Poor and Needy" written by Joseph Hart 1712-68 and "Lord
Whose Love in Humble Service", written in 1961, words by
Albert F. Bayly
6. What A Friend We Have
The words to this
well-known hymn were written by Joseph M. Scriven in
1855. to comfort his mother in Ireland while in
Canada. This music comes from Charles C. Converse
(1868) under the tune "Erie", after the port town in
Western Pennsylvania. In World War I, the tune was
paired with the words to “When This Bloody War is Over.”
Translated into multiple languages, it is known in
Indonesia as the hymn "Yesus Kawan Sejati". And in
Japan as "Itsukushimi Fukaki" ("Deep Affection").
7. The Waves*
I loved the water and
numerous beaches around Ireland where we had lived for
almost 3 years. The repetition of the flowing and
ebbing of the tides reminds me of constancy of faith,
hope, love in a world that appears at once
both orderly and random, beautiful and terrifying.
8. What Wondrous Love Is
This hymn is also a
well-known "shape-note" tune found in the "Sacred Harp"
hymnal of 1844. Sung in Dorian mode, it has a
beautifully meditative sound well-suited to accompanied
singing. I find it has a striking similarity to old
Irish "Sean-nós" style of singing. This is my own
arrangement for instrumental guitar.
9. Easter Slip Jig*
This is a somewhat
experimental tune I wrote, intended as sort of hymn of
joy set to the dance rhythm of a slip jig with the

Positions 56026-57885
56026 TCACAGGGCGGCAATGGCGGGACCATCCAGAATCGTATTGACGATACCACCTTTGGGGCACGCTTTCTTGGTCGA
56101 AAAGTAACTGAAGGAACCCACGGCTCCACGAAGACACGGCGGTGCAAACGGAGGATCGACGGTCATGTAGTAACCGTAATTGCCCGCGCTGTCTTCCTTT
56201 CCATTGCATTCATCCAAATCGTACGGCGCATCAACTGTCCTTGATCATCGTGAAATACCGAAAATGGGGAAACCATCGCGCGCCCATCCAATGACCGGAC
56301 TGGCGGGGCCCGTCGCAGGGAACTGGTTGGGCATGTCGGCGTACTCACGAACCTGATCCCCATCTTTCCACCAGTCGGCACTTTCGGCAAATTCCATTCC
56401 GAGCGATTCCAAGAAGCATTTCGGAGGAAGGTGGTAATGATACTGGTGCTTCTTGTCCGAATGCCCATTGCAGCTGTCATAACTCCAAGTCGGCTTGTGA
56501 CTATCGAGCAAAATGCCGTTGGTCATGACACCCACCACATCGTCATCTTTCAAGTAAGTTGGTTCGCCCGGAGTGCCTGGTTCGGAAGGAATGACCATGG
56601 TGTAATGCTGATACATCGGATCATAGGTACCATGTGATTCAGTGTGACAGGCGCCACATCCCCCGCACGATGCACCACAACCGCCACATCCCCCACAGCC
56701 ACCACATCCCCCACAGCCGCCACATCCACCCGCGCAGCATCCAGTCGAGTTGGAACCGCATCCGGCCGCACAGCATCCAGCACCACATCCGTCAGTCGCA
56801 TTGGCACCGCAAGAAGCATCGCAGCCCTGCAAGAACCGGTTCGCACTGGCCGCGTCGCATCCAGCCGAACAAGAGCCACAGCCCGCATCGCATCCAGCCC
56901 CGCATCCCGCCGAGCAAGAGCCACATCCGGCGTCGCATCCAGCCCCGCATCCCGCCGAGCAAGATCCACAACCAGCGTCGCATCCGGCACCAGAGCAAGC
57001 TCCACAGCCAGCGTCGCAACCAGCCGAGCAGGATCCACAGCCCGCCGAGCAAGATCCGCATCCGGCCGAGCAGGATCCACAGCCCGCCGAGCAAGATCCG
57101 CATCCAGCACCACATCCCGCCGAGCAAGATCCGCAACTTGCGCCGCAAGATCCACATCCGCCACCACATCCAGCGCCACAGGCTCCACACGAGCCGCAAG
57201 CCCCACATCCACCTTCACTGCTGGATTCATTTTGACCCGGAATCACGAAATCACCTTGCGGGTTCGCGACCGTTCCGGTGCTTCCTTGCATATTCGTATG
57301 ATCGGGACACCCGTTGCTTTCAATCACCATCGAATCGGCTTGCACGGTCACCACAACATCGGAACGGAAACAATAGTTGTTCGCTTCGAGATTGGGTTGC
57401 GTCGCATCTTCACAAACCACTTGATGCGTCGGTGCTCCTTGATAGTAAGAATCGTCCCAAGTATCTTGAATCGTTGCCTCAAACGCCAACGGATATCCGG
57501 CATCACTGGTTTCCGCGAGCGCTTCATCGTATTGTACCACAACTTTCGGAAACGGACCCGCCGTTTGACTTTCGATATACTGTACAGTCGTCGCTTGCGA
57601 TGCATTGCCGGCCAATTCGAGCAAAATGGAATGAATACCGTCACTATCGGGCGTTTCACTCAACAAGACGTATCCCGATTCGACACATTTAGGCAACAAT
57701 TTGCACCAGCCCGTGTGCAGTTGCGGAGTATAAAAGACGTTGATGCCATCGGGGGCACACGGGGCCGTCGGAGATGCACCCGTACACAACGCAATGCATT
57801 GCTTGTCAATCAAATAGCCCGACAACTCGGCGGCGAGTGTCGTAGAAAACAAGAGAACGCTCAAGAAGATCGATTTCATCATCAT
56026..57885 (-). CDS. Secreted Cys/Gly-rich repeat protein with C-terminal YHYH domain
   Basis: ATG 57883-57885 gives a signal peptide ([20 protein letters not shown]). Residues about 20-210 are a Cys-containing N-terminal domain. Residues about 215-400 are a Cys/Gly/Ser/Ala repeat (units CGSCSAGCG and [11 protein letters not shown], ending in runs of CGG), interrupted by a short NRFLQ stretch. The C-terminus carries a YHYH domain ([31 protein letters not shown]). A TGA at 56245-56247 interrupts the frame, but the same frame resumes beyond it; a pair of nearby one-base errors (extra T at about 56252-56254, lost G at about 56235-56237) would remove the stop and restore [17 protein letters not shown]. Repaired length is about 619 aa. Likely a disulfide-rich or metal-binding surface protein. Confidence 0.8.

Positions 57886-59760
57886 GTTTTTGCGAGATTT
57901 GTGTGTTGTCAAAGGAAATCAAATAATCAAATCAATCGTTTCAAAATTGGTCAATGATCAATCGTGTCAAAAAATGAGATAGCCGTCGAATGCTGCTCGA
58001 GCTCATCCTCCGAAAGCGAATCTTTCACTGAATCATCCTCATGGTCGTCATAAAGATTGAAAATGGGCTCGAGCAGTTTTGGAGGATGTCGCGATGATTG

themes of Easter, resurrection, spring, and renewal.
The tune comes from "Old
100th", which is found in the Geneva Psalter 1551. The
hymn later associated with this tune was written in 1674
by Thomas Ken, an Anglican Bishop. It was originally the
final verse of a longer hymn called "Awake, My Soul, and
With the Sun". I remember singing this often at the
Methodist Camp in Beaver Creek, Colorado.
God, from Whom all blessings flow
Praise Him, all creatures
Praise Him above, ye
Praise Father, Son, and
Holy Ghost [Amen]'
11. Drawing In The Sand*
I had been working on
remnants of this tune a few months back. But it
fell into it's completed form almost on the spot in
Ronan's studio. It's a very brief arrangement of
what's intended to be a longer tune -- which we faded in
and out, leaving the listener with just a bit of mystery
-- a story left unfinished, if you will ("There's
room for more, Sam!", says Frodo). The title of the tune
recalls John 8, where the Pharisees bring to Jesus a
woman caught in adultery. It is one of those odd details
that have the ring of authenticity:
"...Jesus bent down and
started to write on the ground with his finger. When
they kept on questioning him, he straightened up and
said to them, 'If any one of you is without sin, let him
be the first to throw a stone at her.' Again he stooped
down and wrote on the ground. " (NIV)
The companion to Southern
literature: themes, genres, places, people ...
By Joseph M. Flora, Lucinda Hardwick MacKethan, Todd W.
HymnSite.Com (Rev. Linda K. Morgan-Clark )
Sacred Harp Singing: History & Tradition
by Steven Sabol of the Potomac River Sacred Harp Singers
And, of course, WikiPedia